The problem with the wide-9 for the Eagles last season was neither the defensive line nor the scheme itself. It was the linebackers. It was plain as day.

    Jamar Chaney and Casey Matthews just don't cut it as middle linebacker in any scheme at this point in their career. Put either of them in the middle of the wide-9 scheme and what do you expect?

    It takes a physical and experienced linebacker to play in the heart of the wide-9. This is why DeMeco Ryans was such a great get this summer. He is the complete package for linebacker.

    The Eagles got by far too long with mediocre players as linebackers. They ran a defensive scheme that protected them better than the wide-9.

    Now, they are in a more linebacker-needy scheme.

    The run defense wasn't as bad as people think it was in 2011. It finished 16th in the league in rushing yards allowed at 112.6 per game.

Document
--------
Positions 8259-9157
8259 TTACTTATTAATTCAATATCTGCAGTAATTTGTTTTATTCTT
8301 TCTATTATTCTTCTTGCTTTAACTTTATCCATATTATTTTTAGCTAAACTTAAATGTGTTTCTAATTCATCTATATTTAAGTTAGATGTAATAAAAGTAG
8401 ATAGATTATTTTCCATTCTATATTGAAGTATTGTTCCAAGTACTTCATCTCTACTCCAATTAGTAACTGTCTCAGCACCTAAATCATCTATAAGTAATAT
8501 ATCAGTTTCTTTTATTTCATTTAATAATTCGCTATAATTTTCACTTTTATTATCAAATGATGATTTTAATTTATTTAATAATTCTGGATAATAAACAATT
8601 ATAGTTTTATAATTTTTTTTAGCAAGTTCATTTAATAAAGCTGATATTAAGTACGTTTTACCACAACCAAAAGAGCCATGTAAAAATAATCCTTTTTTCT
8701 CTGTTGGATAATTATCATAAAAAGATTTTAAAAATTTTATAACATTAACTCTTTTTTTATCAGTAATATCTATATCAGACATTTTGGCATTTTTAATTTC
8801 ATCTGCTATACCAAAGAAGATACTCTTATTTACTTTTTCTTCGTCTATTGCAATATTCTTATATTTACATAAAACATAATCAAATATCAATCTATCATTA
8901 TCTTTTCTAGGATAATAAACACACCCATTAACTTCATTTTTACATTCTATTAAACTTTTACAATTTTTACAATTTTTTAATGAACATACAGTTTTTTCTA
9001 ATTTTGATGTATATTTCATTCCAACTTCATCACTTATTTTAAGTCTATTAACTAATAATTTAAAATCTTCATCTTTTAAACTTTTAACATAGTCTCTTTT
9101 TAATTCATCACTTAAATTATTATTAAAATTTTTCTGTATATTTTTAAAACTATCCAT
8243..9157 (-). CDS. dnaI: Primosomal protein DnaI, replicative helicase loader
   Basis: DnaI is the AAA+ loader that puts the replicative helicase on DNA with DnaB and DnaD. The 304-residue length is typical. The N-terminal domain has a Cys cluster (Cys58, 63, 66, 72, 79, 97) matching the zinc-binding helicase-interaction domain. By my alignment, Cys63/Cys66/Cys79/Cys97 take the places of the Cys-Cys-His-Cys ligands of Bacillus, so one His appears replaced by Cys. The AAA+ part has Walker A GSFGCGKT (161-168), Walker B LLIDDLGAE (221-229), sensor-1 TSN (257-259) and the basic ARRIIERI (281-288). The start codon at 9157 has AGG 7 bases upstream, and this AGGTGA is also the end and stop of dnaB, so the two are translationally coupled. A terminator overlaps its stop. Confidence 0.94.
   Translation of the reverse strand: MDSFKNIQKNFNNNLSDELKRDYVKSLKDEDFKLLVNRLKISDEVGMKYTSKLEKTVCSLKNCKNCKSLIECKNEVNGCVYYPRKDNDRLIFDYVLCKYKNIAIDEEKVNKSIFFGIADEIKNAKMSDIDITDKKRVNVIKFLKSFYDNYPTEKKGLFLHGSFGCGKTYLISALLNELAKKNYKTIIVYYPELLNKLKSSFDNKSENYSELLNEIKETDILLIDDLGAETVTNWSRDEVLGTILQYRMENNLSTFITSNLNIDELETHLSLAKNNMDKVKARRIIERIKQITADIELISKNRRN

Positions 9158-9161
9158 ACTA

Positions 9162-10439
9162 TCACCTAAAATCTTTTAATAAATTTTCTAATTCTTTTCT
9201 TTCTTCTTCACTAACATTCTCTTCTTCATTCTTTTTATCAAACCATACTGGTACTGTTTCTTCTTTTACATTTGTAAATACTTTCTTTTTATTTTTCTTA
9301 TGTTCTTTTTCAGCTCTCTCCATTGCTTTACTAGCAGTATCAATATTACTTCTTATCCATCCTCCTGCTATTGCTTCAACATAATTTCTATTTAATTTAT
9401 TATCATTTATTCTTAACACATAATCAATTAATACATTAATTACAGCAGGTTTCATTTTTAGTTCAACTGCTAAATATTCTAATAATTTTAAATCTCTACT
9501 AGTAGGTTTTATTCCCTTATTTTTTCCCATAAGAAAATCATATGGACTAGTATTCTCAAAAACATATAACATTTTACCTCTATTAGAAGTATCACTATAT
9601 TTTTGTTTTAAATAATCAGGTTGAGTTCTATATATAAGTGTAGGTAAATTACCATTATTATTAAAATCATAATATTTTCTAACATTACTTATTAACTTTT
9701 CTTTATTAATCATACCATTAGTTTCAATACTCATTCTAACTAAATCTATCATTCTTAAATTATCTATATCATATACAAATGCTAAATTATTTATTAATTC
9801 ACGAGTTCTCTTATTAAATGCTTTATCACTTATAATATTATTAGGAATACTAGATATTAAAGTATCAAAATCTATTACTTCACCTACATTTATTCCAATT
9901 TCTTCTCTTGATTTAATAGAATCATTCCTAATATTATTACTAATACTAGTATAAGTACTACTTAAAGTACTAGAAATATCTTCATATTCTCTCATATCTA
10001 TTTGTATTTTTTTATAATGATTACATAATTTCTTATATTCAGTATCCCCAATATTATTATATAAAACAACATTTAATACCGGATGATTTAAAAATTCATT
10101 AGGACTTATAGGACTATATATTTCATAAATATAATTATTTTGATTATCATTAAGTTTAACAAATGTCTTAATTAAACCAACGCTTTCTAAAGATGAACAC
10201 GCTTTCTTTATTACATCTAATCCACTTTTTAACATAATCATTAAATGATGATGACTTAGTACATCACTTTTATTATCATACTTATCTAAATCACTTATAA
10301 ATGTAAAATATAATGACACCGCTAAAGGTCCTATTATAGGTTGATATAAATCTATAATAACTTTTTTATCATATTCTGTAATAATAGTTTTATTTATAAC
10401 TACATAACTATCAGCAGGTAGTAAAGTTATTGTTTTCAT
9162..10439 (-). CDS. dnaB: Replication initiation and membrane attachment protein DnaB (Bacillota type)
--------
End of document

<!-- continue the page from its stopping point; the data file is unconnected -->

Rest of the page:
That figure should greatly improve with better play at linebacker in 2012.

    Hold off your judgements on the wide-9 scheme until we see how it looks with an elite player at middle linebacker.

3. Andy Reid Can't Win the Big One

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    Andy Reid has been the Philadelphia Eagles coach for the past 13 seasons, and in those 13 seasons, he has won a lot of games.

    126 to be exact.

    But is he just a good regular season coach similar to Marty Schottenheimer and Jim Mora Sr.? Those coaches never got to the Super Bowl and rarely had success in the playoffs.

    Is Andy Reid in that same category?